We created two initial customer stories based on two companies Vigilix and Sturgis Web Services. You should watch both videos…interesting companies one of which located right in downtown Greenville. Both companies depend on Immedion’s infrastructure to meet the needs of their customer base.

Both stories come from the customers’ voice, allowing each person to tell their story. We chose this direction so that the audience can hear their story instead of the perspective where we “put words into their mouth.” Lots of fun especially with a little fast pace editing to spice it up a bit.

Here are the two videos for you to enjoy…or you can go Immedion’s website to learn more! A screen shot of their homepage is above!


Sturgis Web Services

There is more to the story than just capturing the image.

Here is a picture that has being shared around social outlets, especially among my broadcast journalist colleagues. When I look at this funny little caricature, I am amused by the technological indicator of where we are as consumers, and how we have become a part of reporting the story.

If you look at the picture…ten years ago, you could flip flop this image. The paid photojournalists were on the right and the lay person was on the left wondering what is going on. Now, even our grandmother’s have access to smartphones that capture and record high quality images and video. They even have access to technology like Twitter, Facebook, Flickr, Instagram, YouTube, and a host of other technologies that have larger audiences than a television stations DMA.

It is funny how times are shifting and we as storytellers are having to learn to compete in a space flooded with “that” proliferation of information. It is a new paradigm and it is hard not to get scared of this digital media industry. We as practitioners are trying to find ways to bring value to the craft of photojournalism, digital communication, and documentary storytelling…and separate ourselves in this competitive world of “media.”

I was sharing this photo with a close friend and he asked, “Does this photo make you wonder if there is a timeframe to your industry?” I actually feel it strengthens my mission and my business. There is a distinction between the technology that captures and shares images and the craft of using media to tell stories. It is a difference between the practitioner and the technician.

I am excited to let the community act as the technician with their iPhones and Droids and using their 4G LTE service to share those images. Why? Because I can allow them to share the information and let me tell the story behind the information.

The craft behind storytelling allows “us” to use media(s) to capture, craft, construct, and share a story with an audience…inspiring them to create change. Let’s take the Tsunami in Japan, so many individuals captured this story in real time with their smartphones and share online. The storytellers were the individuals that found the people directly impacted by that wall of water…crafted stories that share the human element of this story. Those are the stories that still grip us and bring context to those images.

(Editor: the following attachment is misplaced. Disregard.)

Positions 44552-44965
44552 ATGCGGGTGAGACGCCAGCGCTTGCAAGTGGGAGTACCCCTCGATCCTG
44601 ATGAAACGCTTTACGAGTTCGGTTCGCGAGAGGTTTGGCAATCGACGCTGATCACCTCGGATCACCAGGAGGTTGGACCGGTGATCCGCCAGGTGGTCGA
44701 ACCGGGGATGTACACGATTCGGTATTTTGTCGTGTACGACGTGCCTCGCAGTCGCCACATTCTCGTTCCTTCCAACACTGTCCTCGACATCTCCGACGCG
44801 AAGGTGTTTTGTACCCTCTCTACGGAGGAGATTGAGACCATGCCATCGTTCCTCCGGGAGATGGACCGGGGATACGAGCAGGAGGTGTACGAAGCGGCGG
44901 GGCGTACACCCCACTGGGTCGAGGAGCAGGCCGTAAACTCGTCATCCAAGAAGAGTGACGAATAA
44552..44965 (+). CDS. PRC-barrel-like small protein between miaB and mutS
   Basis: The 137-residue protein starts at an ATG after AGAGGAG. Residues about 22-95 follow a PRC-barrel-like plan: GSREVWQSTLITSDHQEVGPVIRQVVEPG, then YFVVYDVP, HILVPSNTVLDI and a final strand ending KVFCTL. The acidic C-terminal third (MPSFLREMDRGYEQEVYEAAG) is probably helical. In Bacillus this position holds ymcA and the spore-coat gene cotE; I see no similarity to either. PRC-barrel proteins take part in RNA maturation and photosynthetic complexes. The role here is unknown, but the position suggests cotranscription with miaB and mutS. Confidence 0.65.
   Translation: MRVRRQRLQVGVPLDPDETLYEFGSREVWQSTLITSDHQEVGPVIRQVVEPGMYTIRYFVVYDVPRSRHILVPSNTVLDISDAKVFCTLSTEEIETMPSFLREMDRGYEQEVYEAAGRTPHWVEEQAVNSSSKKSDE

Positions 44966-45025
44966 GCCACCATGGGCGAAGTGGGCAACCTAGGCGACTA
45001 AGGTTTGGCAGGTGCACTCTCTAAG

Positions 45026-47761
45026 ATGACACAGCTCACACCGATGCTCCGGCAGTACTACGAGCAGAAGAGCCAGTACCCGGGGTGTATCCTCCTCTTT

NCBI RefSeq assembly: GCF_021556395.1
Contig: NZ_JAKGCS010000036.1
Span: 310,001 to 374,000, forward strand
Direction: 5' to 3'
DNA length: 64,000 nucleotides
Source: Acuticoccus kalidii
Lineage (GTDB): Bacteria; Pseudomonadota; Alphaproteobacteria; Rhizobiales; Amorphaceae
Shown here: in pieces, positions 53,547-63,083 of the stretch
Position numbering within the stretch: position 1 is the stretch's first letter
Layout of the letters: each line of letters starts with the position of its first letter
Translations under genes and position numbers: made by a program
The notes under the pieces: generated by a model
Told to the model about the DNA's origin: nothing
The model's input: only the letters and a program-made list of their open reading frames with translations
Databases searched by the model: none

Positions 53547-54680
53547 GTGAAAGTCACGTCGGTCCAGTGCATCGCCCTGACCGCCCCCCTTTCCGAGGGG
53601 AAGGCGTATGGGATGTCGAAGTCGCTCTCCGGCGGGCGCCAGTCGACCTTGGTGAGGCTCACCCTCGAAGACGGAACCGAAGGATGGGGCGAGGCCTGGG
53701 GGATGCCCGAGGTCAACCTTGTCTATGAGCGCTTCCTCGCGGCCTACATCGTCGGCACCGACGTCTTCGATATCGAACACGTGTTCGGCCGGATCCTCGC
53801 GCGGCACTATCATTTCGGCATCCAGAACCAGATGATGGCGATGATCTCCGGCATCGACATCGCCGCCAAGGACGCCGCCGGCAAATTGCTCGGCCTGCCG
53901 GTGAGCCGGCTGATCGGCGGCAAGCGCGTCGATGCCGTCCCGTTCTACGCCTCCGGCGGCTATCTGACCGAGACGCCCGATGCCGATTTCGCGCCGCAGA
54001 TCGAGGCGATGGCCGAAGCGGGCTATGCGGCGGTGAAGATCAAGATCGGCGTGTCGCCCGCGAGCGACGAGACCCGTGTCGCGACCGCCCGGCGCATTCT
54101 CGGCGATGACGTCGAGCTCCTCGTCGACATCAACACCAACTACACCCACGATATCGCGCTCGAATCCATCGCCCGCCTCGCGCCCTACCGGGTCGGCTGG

Both communities (practitioners and technicians) co-exist and leverage each other’s digital access…the consumer shares the action and the storytellers craft the human element of the reaction.

* Image by Gary Varvel 

Storytelling…it is all about getting the moments.

Sometimes you never know when a good story is going to present itself…so we have to be prepared. Years and years of training and it never fails, when the lights are just perfect, the shot is just beautiful…that perfect moment in time happens off camera.

I have always been one who likes to debate the technical expertise versus the storytelling techniques of listening. I have worked with some of the best technical photojournalist, creating some of the best images, capturing some of the most amazing interviews. But the best storytellers, best photojournalists are the ones that are willing to break away from that perfect setting and capture that one shot that tells the whole story.

It was just the other day, I was in the middle of a shoot with a family who was going to share their experience with a physician. Perfectly crafted shots, perfectly scripted, perfectly composed…but the real shot was when the little boy ran out of the shot to get a sucker from the nurse. Perfect moment in time, captured because I pulled away and followed the boy. The shot was not perfectly framed…it included lots of the lighting equipment in the background…but it captured that moment in time shared between a little boy and a provider.

I live by a mantra, work by a mantra, tell stories using a mantra…one that I learned many years ago:

Two Shots Ahead
Three Shots Behind
Get The Moment

That simple. I am always telling stories with my cameras thinking about the next two shots I want to capture, the previous three shots I just captured…and most importantly to always capture the moment.

You cannot package the storytelling process as a “product.”

There is a huge difference between video production as a product and as a creative service. We can try to wrap it up as a product with some neatly packaged technology. We can try to bundle it with a service for one cut price. We can try to sell it with a mark-up so a sales force can find a way to make a buck. Video production can be a product…but it is based on technology that is an evolving commodity.